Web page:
President Higgins and I have been in regular contact for many decades on common efforts tilting at eternal windmills in the endless struggle for human dignity and even occasionally succeeding in helping to right wrongs. All of this was – and remains – part of the original Dublin Dream. In 2014 President Higgins conferred upon me the highest award of the Government of Ireland for an overseas person.


Again, blessedly, I have been able, during the last decade, to continue to offer RCSI, and Ireland, a perspective that brought unusual experience to bear in addressing important international problems and challenges. The death of my wife in 2004 brought to an end a unique love, and a perspective, not easily quantified. Our 44 years of marriage, including many periods in refugee camps, and other activities in humanitarian crises, provided a foundation to guide my way. Her influence on my life was utterly pervasive. In whatever endeavor – medical, political. Diplomatic – If she said “that doesn’t sound like you, Kevin” I knew I was probably on the wrong path. I would re-evaluate my position, and start over from scratch.

Before she died she gave a final gift, saying, “you have to stop being sad. We have had of the most wonderful marriages, imaginable, and I would not have changed a thing.” I sometimes feel guilty that I’ve never been sad after her death, for she offered so many reasons for joy, and for a continued commitment to a world that needs our full involvement.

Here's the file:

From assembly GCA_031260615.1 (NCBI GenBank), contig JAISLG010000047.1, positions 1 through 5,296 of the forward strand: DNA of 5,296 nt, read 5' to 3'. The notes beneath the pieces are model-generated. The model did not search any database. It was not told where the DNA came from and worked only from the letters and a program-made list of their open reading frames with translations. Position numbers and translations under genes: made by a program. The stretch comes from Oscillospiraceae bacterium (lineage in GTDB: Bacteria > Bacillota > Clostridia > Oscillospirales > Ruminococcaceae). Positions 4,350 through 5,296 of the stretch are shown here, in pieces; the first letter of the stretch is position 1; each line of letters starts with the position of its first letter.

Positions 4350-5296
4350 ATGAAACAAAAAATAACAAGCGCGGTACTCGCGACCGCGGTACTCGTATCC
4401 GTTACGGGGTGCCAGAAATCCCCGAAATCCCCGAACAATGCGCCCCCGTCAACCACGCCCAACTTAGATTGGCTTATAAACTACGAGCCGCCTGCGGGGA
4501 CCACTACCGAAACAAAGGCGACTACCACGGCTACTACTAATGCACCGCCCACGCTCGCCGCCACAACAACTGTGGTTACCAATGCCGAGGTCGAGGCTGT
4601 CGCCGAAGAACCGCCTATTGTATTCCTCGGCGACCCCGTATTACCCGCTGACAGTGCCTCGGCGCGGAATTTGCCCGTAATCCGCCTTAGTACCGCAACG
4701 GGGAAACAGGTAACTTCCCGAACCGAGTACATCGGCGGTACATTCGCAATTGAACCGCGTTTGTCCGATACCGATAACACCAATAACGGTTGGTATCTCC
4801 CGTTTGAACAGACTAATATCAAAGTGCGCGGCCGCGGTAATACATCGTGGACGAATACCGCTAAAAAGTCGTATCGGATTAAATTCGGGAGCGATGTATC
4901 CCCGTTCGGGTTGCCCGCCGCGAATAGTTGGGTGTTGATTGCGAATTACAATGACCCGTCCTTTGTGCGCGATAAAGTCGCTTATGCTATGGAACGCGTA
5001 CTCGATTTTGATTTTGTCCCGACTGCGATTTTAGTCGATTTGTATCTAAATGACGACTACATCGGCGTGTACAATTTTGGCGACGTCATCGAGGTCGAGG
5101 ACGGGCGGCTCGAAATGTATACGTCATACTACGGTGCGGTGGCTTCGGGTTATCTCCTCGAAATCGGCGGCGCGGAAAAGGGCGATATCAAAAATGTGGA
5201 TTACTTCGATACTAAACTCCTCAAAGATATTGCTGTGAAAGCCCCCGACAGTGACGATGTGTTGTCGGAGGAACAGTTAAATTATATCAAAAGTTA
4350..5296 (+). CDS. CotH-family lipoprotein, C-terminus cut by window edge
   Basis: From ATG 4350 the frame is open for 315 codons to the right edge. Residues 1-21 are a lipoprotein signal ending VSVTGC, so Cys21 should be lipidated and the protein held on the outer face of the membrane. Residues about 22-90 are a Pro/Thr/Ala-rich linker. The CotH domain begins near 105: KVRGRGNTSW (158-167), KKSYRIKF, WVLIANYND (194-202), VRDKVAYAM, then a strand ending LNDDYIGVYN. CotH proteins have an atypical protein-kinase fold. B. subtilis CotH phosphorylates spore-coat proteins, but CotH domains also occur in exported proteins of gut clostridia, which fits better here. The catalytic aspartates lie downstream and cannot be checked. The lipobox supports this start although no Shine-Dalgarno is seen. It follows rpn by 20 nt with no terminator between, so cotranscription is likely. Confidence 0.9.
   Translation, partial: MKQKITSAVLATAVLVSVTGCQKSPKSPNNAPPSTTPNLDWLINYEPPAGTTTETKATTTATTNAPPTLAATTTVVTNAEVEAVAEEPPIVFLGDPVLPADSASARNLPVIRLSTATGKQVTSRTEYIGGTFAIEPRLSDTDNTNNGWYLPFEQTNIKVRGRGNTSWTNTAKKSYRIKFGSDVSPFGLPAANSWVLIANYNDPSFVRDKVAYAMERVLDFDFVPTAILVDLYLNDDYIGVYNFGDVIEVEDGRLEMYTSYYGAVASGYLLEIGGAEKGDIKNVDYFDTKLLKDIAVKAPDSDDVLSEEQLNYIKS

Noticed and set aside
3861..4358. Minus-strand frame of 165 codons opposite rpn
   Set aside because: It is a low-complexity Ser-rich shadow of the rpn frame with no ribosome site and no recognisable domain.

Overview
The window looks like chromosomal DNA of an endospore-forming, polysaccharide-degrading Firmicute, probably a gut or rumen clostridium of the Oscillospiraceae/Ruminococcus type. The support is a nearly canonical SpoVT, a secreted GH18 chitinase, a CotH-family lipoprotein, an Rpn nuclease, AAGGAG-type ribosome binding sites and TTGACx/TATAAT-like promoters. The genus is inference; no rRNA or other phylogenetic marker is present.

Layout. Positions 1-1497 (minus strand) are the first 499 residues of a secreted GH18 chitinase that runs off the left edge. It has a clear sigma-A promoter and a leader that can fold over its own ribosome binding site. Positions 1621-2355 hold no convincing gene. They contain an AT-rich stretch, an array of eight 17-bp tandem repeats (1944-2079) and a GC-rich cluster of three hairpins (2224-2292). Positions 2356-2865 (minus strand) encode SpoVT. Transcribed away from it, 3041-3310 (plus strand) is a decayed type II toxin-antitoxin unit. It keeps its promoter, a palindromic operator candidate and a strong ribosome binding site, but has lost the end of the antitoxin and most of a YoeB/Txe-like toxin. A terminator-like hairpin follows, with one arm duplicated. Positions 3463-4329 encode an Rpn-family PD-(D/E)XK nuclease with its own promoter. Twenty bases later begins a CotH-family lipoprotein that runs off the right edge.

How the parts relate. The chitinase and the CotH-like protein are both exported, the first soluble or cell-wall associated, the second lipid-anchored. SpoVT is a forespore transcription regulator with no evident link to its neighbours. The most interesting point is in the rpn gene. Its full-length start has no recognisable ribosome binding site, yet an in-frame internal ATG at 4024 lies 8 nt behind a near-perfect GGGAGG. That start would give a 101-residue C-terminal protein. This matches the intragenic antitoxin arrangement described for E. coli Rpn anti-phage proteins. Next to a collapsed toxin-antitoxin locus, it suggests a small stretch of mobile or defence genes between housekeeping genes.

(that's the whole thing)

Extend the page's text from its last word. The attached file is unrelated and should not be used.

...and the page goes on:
I did not expect, at the end of a decade as Professor of International Humanitarian Affairs at the RCSI, that the rhythm of medical and academic life would still be my privilege. The intellectually uplifting, satisfying, often humbling, always edifying, experience of seeing patients four mornings per week continues. I never know what diagnostic problems will present in a medical practice where a very large percentage of persons sent to me are difficult, very sick patients, who have resisted routine analyses and therapy.

I still arise at 4:30 each morning, enjoy the moon, and the dawn, and am in my office by 6:00AM to receive telephone calls from patients and colleagues from all over the strange world they inhabit: sick missionaries, UN personnel, frightened travelers, friends, diplomats and humanitarian workers. This perspective – the international contacts and challenges of a complex life – runs like a strong thread throughout the activities of my day. My afternoons are usually devoted to reading, writing or some form of teaching/administration, not unrelated to my original RCSI dreams and duties.

A new venture in New York has been in offering exhibits in medical history in a one of my New York bases, Lenox Hill Hospital, where they have designated space in my name in the library. On weekends I recharge the batteries of a full life with a lifelong pattern of retreat to the sea, with gardening, walks on the beach, and preparing a house, without a wife, for the joyous arrival of children and grandchildren, and other family and friends.